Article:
10 April 2014
A Great Philosopher
Pico della Mirandola was an Italian Philosopher and a humanist. A lot of people would consider Pico della Mirandola an ideal man of the Italian Renaissance. Pico really helped the Renaissance, he made a huge impact on a lot of other philosophers, and a lot of other philosophers influenced him. Pico della Mirandola once stated,“Whatever seeds each man cultivates will grow to maturity and bear in him their own fruit. If they be vegetative, he will be like a plant.”(BrainyQuote). Pico della Mirandola was the biggest influence on Renaissance philosophy because of his book, Oration on the Dignity of Man, his 900 theses, and his religious impact.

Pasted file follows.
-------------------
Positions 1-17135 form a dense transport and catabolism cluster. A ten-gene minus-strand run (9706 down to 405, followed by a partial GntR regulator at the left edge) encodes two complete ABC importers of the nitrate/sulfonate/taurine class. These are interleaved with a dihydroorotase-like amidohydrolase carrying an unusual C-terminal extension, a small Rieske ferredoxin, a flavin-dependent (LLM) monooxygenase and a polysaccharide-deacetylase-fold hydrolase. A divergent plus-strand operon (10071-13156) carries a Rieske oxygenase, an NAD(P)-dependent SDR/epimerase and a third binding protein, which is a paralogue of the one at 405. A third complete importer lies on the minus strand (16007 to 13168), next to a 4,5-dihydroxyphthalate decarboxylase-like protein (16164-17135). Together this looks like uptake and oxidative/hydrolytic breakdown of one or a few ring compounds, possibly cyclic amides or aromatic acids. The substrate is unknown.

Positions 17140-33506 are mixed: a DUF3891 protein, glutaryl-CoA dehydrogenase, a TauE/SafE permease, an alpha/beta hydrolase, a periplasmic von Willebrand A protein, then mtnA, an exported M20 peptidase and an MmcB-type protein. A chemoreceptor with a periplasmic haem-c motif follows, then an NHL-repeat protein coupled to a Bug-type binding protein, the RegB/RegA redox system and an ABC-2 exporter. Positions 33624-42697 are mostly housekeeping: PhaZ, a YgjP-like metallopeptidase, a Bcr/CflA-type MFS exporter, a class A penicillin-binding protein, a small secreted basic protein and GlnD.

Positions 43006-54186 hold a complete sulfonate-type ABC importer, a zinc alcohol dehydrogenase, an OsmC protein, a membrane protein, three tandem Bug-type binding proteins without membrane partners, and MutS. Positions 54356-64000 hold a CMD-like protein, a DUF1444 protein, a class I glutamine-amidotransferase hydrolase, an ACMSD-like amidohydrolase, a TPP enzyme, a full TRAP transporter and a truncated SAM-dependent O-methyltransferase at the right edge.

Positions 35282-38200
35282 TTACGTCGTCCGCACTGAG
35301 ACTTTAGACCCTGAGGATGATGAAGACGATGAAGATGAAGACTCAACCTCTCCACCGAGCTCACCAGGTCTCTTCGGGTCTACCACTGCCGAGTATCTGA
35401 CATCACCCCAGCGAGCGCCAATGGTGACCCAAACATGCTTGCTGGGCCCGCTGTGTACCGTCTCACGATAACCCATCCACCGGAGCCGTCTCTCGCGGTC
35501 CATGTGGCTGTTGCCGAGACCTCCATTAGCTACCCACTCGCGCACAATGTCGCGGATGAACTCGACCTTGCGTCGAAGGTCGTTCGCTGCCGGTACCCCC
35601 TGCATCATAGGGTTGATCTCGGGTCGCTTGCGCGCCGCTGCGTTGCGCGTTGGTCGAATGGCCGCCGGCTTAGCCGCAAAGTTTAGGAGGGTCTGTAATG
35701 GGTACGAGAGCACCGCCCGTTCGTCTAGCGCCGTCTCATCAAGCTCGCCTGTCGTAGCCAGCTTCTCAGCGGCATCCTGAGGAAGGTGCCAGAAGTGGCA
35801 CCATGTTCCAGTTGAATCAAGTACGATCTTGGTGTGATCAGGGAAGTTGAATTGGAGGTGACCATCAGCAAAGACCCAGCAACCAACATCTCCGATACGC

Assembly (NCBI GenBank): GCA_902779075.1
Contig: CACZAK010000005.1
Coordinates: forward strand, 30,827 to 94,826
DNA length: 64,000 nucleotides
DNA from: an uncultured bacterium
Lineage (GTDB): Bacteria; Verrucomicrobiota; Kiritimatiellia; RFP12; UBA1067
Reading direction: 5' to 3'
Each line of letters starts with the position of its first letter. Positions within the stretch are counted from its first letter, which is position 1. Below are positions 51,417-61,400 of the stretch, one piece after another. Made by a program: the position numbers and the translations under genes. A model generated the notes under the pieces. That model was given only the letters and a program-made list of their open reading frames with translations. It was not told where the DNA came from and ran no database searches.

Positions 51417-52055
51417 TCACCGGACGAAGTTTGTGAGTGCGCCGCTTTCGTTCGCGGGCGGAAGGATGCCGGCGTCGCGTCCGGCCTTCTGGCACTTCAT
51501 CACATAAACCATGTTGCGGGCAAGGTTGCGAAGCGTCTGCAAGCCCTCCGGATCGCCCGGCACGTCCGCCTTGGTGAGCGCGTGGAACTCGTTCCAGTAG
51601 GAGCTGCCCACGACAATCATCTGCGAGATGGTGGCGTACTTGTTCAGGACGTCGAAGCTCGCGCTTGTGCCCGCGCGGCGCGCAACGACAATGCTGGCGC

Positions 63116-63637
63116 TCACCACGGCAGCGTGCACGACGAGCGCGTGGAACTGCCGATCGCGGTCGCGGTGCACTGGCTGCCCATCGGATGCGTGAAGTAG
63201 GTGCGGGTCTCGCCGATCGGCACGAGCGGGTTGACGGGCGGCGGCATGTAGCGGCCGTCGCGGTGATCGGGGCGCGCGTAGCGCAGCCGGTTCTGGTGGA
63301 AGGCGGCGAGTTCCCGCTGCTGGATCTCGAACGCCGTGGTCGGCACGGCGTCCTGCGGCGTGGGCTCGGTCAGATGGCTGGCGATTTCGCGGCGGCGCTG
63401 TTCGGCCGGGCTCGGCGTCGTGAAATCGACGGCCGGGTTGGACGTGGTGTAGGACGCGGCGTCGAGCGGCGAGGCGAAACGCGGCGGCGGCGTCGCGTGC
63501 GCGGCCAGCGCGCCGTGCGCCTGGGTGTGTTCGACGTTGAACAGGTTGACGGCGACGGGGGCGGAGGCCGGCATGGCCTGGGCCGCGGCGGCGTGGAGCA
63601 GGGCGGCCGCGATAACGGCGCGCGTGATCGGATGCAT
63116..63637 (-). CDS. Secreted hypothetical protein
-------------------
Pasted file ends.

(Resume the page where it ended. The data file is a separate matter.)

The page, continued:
Pico was born into a noble family close to Modena on February 24, 1463. He was the son of Giovan Francesco I and Guila Boiardo. He was born with an extraordinary gift for learning. He studied Canon Law in Bologna, but then he moved to Ferrara, earned more education, and then to Padua (“Pico della Mirandola, Giovanni (1463-1494)), there, he met one of his most important teachers, Elia del Midigo (“Giovanni Pico della Mirandola” Stanford Encyclopedia of Philosophy). By now he was studying philosophy. He moved to Florence in 1484, while there, he became one of the most active members of Lorenzo de Medici's Platonic Academy, and he also became chief exponent of Neoplatonism. While in Florence, he increased his knowledge on Platonism (“Pico della Mirandola, Giovanni (1463-1494)). In 1485, he moved from Florence to Paris where the citadel of Aristotelian scholasticism was. He also studied Hebrew, Arabic, and Aramaic as well as Latin and Greek (Rebhorn 57) At the age of 22, right before he left Paris, he had made his first important contribution to philosophy-He defended the terminology which since Petrarch's time had inspired critics of philosophy to attack scholastic Latin, because it was a barbaric violation of classic norms. Pico della Mirandola died in 1494, because Pico died so young, he completed very little of his work, and published even less. Pico is buried in the church of San Marco in Florence. The vernacular Commento wasn't completed or published by Pico (“Giovanni Pico della Mirandola” Stanford Encyclopedia of Philosophy). It is a shame he couldn't finish a lot of his work, because now we will never know what he would have said. Pico received a humanistic education at Mirandola, he studied Canon Law in Bologna. He was not satisfied with his studies, so he left Bologna to pursue his lifelong dream in Ferrara, Padua, and Paris, philosophy. Pico explored Greek, Latin, Averroist and Hebrew thought, including Kabbalah. His knowledge on Kabbalah, an esoteric and mystical form of Judaism, came largely from his association with Renaissance Jews and recent converts to Christianity from Judaism (“Pico della Mirandola-Humanist and Philosophy”). Some people believe him to be the first ever Italian Renaissance Kabbalist. He was also versed in...